Engineering Report on Pentagon Disaster
When the Pentagon
in Washington D.C. was hit by a hijacked plane on September 11, 2001,
the damage and the loss of life were appalling. But the destruction was
less severe than might have been expected from such an impact. About
20,000 people were at work in the U.S. Department of Defense
headquarters, the largest office building in the world. Yet according
to casualty reports, only 125 Pentagon employees were killed along with
the 64 from the ill-fated airliner.
As often happens after natural disasters
such as earthquakes or hurricanes, an engineering investigation was
immediately launched to learn exactly how structures succomb to
extraordinary forces. Such investigations may lead to further
refinements in U.S. building codes.
"The Pentagon Building Performance Report" has now been released by the American Society of Civil Engineers
(ASCE). After seven months of study, a team of six prominent
structural, fire protection, and forensic engineers have drawn
conclusions about the building's structural resistance to progressive
collapse during and immediately following the airliner crash. The
report may have far-reaching implications for engineering design
Constructed during World War II as office
space that would store unusually large quantities of files and
documents, the Pentagon was designed to support heavier loads than an
ordinary office building. The investigative team observed that the
direct impact of the crash destroyed approximately 50 columns on the
ground floor and six columns along the exterior walls of the floor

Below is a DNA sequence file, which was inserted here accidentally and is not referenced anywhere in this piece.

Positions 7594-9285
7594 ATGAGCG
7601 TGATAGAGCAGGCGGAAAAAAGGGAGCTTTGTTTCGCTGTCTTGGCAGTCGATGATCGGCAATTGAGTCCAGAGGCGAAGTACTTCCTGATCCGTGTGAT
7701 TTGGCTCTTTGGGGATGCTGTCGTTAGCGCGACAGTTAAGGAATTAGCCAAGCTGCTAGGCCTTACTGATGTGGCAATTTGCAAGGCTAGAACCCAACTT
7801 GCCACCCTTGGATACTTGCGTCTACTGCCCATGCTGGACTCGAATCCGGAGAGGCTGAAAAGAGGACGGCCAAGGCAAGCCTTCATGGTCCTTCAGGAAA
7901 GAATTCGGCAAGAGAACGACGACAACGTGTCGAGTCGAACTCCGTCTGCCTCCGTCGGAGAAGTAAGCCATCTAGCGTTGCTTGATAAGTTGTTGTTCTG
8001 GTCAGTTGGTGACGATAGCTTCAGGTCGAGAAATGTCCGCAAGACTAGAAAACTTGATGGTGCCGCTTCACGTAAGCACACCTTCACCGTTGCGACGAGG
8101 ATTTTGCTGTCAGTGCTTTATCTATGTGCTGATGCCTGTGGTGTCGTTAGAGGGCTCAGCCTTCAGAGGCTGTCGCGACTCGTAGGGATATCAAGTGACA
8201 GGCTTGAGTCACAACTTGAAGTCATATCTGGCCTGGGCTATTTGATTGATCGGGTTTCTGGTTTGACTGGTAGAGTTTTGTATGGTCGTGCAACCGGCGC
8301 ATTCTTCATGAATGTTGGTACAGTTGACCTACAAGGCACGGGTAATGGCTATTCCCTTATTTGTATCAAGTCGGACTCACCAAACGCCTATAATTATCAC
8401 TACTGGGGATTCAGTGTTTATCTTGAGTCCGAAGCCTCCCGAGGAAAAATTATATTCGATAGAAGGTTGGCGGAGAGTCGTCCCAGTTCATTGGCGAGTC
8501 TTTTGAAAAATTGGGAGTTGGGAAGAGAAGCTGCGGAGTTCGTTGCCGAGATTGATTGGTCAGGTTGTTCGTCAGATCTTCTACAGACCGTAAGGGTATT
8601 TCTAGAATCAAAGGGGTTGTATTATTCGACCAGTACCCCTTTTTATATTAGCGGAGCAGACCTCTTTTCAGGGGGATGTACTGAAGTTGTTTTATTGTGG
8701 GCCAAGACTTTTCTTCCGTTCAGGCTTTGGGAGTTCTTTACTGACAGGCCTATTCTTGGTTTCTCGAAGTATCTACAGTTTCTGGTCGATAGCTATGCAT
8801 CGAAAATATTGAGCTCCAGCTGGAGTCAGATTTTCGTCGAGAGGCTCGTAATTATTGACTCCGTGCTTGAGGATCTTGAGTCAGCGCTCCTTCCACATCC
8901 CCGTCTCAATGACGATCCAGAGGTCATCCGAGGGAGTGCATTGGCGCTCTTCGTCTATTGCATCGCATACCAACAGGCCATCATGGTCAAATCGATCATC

above. The structural system immediately redistributed the weight of
the building and its contents onto the columns left standing, thereby
limiting the collapse of floors above the point of impact.
The subsequent fire ignited by aircraft
fuel, and fed by the aircraft components and building contents, caused
moderate damage to the reinforced concrete frame in relatively small
areas on those two floors, which later collapsed.
The engineers found that the original
structural design helped arrest the progression of collapse and
resultant loss of life. These structural design elements include short
spans between structural supports, continuity of floor reinforcement,
and redundant load paths, allowing one support system to carry the load
if another fails.
Many columns withstood extreme lateral
loads from the impact of the aircraft, and the floor system was capable
of significant load redistribution without collapse when several
adjacent supporting columns were removed. Moreover, the blast-resistant
windows installed as part of the Pentagon Renovation Program performed well in resisting the aircraft impact and pressure from the massive ignition of fuel.
The team recommends several design
measures that could reduce the chance of structural collapse in other
buildings. These measures include continuity, such as the extension of
floor reinforcements through structural supports; redundancy in design
and construction, such as two-directional framing of the floors;
spirally steel-reinforced concrete columns that absorb energy generated
from lateral loads; and design for higher-than-normal loads.
The team urges further research and
development in the prevention of progressive collapse and structural
response to improbable events. They specifically recommend research
into the load-carrying capacity of columns and other structural
elements after severe deformation, the vertical load on floor systems
resulting from horizontally deformed columns, and the energy-absorbing
capacity of concrete elements when subjected to impact loads that
result in large deformations.
Founded in 1852, the ASCE represents
130,000 civil engineers worldwide and is the oldest national
engineering society in the United States.
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